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When Cancer Care Is Too Much of a Good Thing

When Cancer Care Is Too Much of a Good Thing | Melanoma Dispatch | Scoop.it

Some routine cancer tests and treatments can do more harm than good. Based on clinical evidence, the American Society of Clinical Oncology highlights cancer care that should be curbed in an annual Top Five List. This year's recommendations include:

  • Not giving antinausea drugs at the beginning of chemotherapies that are only moderately likely to cause nausea;
  • Not treating breast cancers that have spread with combination chemotherapy—unless symptom relief is urgent;
  • Not monitoring for cancer recurrence with advanced imaging technologies—such as positron-emission tomography (PET), computed tomography (CT) and radionuclide bone scans—unless there are symptoms of cancer;
  • Not screening men for prostate cancer unless they are likely to live at least another 10 years; and
  • Not giving people targeted therapies unless their tumor has the specific genetic abnormality that is targeted.
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ASCO Post│Oct 29, 2013

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ASCO Post│Oct 29, 2013

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ASCO Post│Oct 29, 2013

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New Way to Find and Kill Cancer Cells

New Way to Find and Kill Cancer Cells | Melanoma Dispatch | Scoop.it

A tiny new particle could pack a powerful anticancer punch, promising to speed diagnosis and pinpoint drug delivery. Conventional nanoparticles can only carry cancer-fighting materials on their surfaces, limiting their effectiveness. In contrast, the new 'Janus' nanoparticle has a porous interior that lets it carry cancer tests and treatments at the same time. Other uses for the new particle include delivering fluorescent dyes to illuminate cancer cells, making them easier for surgeons to find. This technological advance was presented at the 2013 Materials Science & Technology Conference in Canada.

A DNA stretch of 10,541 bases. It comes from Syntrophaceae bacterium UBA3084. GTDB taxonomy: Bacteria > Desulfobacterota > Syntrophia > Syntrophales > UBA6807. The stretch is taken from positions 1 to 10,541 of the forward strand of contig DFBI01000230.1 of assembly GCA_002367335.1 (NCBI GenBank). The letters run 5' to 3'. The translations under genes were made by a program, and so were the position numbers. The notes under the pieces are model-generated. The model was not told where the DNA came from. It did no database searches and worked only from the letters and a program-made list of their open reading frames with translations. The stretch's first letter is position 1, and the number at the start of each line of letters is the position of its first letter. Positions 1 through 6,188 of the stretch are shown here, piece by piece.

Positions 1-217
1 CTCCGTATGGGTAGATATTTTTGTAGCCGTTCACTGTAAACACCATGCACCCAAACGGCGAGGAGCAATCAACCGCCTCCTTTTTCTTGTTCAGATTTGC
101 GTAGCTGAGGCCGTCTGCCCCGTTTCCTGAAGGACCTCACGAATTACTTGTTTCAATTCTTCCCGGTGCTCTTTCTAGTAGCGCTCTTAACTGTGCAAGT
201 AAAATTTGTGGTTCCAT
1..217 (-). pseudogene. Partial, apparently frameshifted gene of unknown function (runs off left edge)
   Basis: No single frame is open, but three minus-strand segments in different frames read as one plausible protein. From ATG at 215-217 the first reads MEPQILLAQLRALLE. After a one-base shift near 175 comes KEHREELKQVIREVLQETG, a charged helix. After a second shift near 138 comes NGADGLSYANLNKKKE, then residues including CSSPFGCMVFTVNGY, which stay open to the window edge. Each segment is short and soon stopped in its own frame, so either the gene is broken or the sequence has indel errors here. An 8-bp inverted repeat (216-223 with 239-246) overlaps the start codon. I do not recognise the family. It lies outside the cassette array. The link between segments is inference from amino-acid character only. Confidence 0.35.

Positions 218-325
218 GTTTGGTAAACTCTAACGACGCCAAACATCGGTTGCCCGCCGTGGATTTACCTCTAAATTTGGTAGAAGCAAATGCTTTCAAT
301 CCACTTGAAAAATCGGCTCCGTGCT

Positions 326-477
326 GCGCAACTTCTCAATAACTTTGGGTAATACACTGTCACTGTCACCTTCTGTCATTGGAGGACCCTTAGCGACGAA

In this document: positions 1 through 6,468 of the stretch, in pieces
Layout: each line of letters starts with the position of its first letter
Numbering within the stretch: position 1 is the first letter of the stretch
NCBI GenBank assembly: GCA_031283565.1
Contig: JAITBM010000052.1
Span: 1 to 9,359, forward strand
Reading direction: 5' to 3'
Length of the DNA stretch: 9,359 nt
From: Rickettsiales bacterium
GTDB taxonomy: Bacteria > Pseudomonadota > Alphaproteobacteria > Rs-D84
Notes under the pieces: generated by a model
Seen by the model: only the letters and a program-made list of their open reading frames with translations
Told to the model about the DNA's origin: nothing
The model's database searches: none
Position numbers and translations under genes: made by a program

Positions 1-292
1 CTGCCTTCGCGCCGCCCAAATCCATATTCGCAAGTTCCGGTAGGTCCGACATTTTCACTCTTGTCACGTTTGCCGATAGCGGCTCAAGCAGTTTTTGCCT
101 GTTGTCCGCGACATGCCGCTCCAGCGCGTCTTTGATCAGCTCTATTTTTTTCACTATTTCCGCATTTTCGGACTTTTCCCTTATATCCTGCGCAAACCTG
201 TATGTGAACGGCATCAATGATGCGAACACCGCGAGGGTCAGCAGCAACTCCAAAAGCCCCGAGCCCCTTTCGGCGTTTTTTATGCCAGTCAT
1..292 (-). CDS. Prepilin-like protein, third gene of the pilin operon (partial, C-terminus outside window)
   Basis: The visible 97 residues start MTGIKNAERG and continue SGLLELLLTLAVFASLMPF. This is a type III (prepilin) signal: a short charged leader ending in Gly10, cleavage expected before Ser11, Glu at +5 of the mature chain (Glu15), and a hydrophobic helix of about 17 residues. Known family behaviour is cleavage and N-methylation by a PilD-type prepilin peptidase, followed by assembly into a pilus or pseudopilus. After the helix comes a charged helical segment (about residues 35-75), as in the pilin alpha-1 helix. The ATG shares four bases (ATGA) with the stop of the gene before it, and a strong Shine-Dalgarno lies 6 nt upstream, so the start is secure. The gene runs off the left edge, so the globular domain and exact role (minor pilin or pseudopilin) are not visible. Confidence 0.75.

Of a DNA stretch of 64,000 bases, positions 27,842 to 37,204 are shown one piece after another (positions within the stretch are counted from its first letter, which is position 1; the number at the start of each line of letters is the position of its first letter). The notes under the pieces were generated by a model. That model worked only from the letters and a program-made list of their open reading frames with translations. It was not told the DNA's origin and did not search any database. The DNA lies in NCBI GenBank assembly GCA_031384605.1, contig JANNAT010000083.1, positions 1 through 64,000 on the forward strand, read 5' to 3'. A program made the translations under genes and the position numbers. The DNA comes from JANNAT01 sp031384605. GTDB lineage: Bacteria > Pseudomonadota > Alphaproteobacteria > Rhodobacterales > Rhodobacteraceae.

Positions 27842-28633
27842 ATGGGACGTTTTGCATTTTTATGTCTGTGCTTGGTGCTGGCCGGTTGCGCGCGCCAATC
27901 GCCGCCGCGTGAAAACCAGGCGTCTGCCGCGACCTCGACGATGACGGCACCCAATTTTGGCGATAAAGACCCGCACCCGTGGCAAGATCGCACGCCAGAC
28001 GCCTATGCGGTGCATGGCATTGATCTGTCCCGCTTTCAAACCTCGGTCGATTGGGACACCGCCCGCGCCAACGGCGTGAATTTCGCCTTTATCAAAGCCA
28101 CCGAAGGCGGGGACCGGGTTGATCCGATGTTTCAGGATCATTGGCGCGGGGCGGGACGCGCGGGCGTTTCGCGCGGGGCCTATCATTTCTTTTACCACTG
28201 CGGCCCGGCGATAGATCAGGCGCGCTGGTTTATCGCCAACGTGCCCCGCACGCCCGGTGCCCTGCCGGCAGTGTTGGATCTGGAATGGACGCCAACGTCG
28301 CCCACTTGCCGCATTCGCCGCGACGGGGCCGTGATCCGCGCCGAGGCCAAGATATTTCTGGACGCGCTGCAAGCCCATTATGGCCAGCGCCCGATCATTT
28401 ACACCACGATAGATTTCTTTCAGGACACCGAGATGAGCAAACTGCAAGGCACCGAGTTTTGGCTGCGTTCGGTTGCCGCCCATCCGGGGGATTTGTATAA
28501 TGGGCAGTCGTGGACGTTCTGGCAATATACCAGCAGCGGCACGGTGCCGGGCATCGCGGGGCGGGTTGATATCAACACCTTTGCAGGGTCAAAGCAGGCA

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Science Daily│Oct 28, 2013

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Science Daily│Oct 28, 2013

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Science Daily│Oct 28, 2013

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Experts Suggest Ways to Increase Cancer Patient Participation in Clinical Trials

Clinical trials are the cornerstone of developing better cancer care. However, less than 5% of cancer patients participate in clinical trials. A recent meeting of cancer experts developed a list of recommendations for increasing clinical trial enrollment. Strategies at the patient and community level include involving patient advocates and community leaders in clinical trial recruitment, simplifying patient consent forms, and providing interpreters. At the physician level, electronic registries may help keep doctors informed about the availability of clinical trials for their patients. Doctors must also work on speaking to their patients about clinical trials in culturally sensitive ways. Finally, at the level of organizations that initiate clinical trials, institutions need to become more efficient about opening and conducting trials.

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Medscape | Oct 25, 2013

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Medscape | Oct 25, 2013

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Medscape | Oct 25, 2013

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Internet Use Linked to Cancer-Preventive Behaviors in Older Adults

Internet Use Linked to Cancer-Preventive Behaviors in Older Adults | Melanoma Dispatch | Scoop.it

A UK survey found that older individuals who use the Internet are more likely to engage in cancer-preventive behaviors. Adults aged 50 years and older who were regular Internet users were 50% more likely to get screened for colorectal cancer than non-users. They were also more physically active, smoked less, and ate more fruits and vegetables. Younger, wealthier, and more educated respondents were more likely to use the Internet, and fewer women and non-white survey participants used the Internet. However, the link between Internet use and cancer-preventive behaviors remained even after controlling for these factors. Given the apparent beneficial influence of Internet use on cancer outcomes, the survey’s authors urge policymakers to promote better Internet access for currently underserved demographics.